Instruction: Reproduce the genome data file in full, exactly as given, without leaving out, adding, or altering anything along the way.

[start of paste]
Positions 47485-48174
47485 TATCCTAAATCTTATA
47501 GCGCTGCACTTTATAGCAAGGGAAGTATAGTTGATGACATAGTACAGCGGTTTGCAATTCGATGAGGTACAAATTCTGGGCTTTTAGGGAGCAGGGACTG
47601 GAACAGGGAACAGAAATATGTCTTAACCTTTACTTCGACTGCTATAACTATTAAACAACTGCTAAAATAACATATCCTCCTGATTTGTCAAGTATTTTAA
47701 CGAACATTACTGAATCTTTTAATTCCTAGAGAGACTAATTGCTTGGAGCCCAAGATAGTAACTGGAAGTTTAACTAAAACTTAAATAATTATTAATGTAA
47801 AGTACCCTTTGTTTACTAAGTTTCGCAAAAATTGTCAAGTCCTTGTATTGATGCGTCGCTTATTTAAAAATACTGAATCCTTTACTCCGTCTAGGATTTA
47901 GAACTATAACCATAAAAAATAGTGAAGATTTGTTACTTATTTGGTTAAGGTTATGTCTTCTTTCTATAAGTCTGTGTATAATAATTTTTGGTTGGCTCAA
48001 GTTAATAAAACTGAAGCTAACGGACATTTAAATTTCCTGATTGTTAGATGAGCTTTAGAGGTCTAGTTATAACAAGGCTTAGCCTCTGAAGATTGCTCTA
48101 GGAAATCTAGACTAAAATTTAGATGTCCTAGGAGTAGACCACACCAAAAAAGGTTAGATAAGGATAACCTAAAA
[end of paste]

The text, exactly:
Positions 47485-48174
47485 TATCCTAAATCTTATA
47501 GCGCTGCACTTTATAGCAAGGGAAGTATAGTTGATGACATAGTACAGCGGTTTGCAATTCGATGAGGTACAAATTCTGGGCTTTTAGGGAGCAGGGACTG
47601 GAACAGGGAACAGAAATATGTCTTAACCTTTACTTCGACTGCTATAACTATTAAACAACTGCTAAAATAACATATCCTCCTGATTTGTCAAGTATTTTAA
47701 CGAACATTACTGAATCTTTTAATTCCTAGAGAGACTAATTGCTTGGAGCCCAAGATAGTAACTGGAAGTTTAACTAAAACTTAAATAATTATTAATGTAA
47801 AGTACCCTTTGTTTACTAAGTTTCGCAAAAATTGTCAAGTCCTTGTATTGATGCGTCGCTTATTTAAAAATACTGAATCCTTTACTCCGTCTAGGATTTA
47901 GAACTATAACCATAAAAAATAGTGAAGATTTGTTACTTATTTGGTTAAGGTTATGTCTTCTTTCTATAAGTCTGTGTATAATAATTTTTGGTTGGCTCAA
48001 GTTAATAAAACTGAAGCTAACGGACATTTAAATTTCCTGATTGTTAGATGAGCTTTAGAGGTCTAGTTATAACAAGGCTTAGCCTCTGAAGATTGCTCTA
48101 GGAAATCTAGACTAAAATTTAGATGTCCTAGGAGTAGACCACACCAAAAAAGGTTAGATAAGGATAACCTAAAA